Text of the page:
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A. Sulphites are organic compounds that occur naturally in grapes and many other fruits and vegetables. But sulphur dioxide is also added to wine as an anti-oxidant and anti-bacterial agent to prevent the wine from going off. The levels are extremely low, but some winemakers are trying to avoid adding extra sulphur dioxide, though this does run the risk of wines spoiling more quickly.
A. As a general "rule of thumb": *Red wine, 17 degrees Celsius. *White & rosé wine, 12 degrees Celsius *Sparkling wines, 7 degrees Celsius. To get to those temperatures reds can normally just be kept in a cool cellar or cupboard. This is also called "cellar temperature." Whites and rosés can be put in the fridge for a few hours, and the sparkling wines a little while longer. It is actually easier to use an ice bucket though. Fill the bucket up with ice about 4/5ths, cover the ice with water. If the "room" temperature of your reds are over 17 degrees, immerse them for five minutes; whites and rosés for ten minutes; and sparkling for fifteen to twenty minutes.
A. Today many conscientious wine producers are making every effort to minimise the use of chemicals in their vineyards. In France they call this "lutte raisonée" broadly translated as a rational fight against the problems of insects, weeds and fungus. This involves monitoring pest levels and only spraying when necessary. Organic viticulture is different. The regulations are strict and limit producers to using only naturally occurring products for pest control.
A. There is growing scientific evidence that regular moderate consumption of wine is good for you. Red wine in particular is said to reduce the risk of coronary heart disease. The cholesterol that blocks arteries is low-density lipoprotein cholesterol (LPD). This is cleared from the blood by high-density lipoprotein cholesterol (HPD). Both are carried in the blood. Moderate alcohol consumption produces a better balance of the two. In addition, alcohol has an anticoagulant effect which makes blood less likely to clot. There is also evidence that wine can reduce the risk of developing Alzheimer's disease or having a stroke.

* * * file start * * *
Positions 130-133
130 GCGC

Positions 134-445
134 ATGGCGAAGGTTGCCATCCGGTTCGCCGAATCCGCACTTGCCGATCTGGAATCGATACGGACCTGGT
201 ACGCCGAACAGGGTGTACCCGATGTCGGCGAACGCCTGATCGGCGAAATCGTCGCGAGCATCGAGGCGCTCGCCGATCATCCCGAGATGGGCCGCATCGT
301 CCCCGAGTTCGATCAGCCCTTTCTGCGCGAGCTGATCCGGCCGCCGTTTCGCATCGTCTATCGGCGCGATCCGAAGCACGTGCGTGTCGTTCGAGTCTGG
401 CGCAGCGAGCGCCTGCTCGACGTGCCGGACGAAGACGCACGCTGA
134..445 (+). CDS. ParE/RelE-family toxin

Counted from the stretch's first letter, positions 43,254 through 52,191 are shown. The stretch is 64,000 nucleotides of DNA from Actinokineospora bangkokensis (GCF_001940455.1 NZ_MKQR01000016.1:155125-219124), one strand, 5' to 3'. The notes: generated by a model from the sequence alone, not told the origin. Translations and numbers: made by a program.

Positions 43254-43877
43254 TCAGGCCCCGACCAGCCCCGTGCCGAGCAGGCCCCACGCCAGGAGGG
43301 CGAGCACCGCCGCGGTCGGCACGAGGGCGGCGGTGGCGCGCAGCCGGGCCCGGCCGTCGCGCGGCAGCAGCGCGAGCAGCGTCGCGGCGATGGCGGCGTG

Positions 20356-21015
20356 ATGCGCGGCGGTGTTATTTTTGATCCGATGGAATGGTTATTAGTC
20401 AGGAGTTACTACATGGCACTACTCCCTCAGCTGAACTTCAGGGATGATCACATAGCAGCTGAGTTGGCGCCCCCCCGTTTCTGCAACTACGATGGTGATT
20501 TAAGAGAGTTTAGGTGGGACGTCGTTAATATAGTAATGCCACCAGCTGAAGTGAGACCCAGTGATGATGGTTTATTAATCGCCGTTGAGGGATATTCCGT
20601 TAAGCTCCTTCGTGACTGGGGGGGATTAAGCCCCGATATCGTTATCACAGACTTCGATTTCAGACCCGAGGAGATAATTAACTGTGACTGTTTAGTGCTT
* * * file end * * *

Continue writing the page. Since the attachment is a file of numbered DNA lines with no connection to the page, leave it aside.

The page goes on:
A. A glass of dry red or white wine has approximately 110 calories. Sweeter wine with residual sugar as well as alcohol has more calories. The higher the alcohol content, the higher the number of calories.
A. Red grapes were used to make the wine and a wine gets its color from its skins. When the winemaker crushed the grapes, they allowed the skins to come into contact with the juice for only a brief time, thus the color is pink, instead of red.
A. If a wine is corked, it will give off a distinct aroma. Many people say this aroma smells like wet newspaper, a dank basement or a wet dog.
A. The vintage year on a wine label is the harvest year of the grapes from which the wine was made. The characteristics of a particular vintage year are determined by the weather conditions and resulting grape crop for that year. A California wine with a vintage date must be made from at least 95% of grapes harvested in the designated year.
A. The following is a synopsis of the basic steps to make wine: Grapes are crushed to release the sugar in their juice. The juice naturally ferments when yeast comes in contact with the sugar in the grape juice. The result is alcohol and carbon dioxide. Red wine is made with dark-skinned grapes and fermented with the grape skins. White wines are made with grapes, or if made with some dark-skinned grapes the grape skins are removed prior to fermentation. Rose’ wines have contact with the skins of dark-skinned grapes just long enough to impart a pink color. The fermented wine is then separated from the grape solids and transferred into a vat or casks where it is clarified, stabilized, and may be taken through optional processes. Finally, the wine is bottled.
A. A wine that has a flavor reminiscent of wood or oak is called oaky. This flavor comes through in wines that are fermented and/or aged in oak barrels.
A. It is not necessary. The reason for swirling wine in the glass is to release its aroma. Swirl if you enjoy taking in the wine’s aroma, otherwise get straight to tasting it.
A. Once you open a bottle of wine, you expose the wine to oxygen, therefore, it will begin to age. It all depends on the level of alcohol: the higher the level of alcohol, the more robust the wine will be. Here’s a rough guide for reference: - Sparkling wines: keep for 24 hours - Light bodied wines: keep for 1 to 3 days - Full bodied wines: keep for 1 to 5 days - Fortified wines: keep for 7 to 14 days
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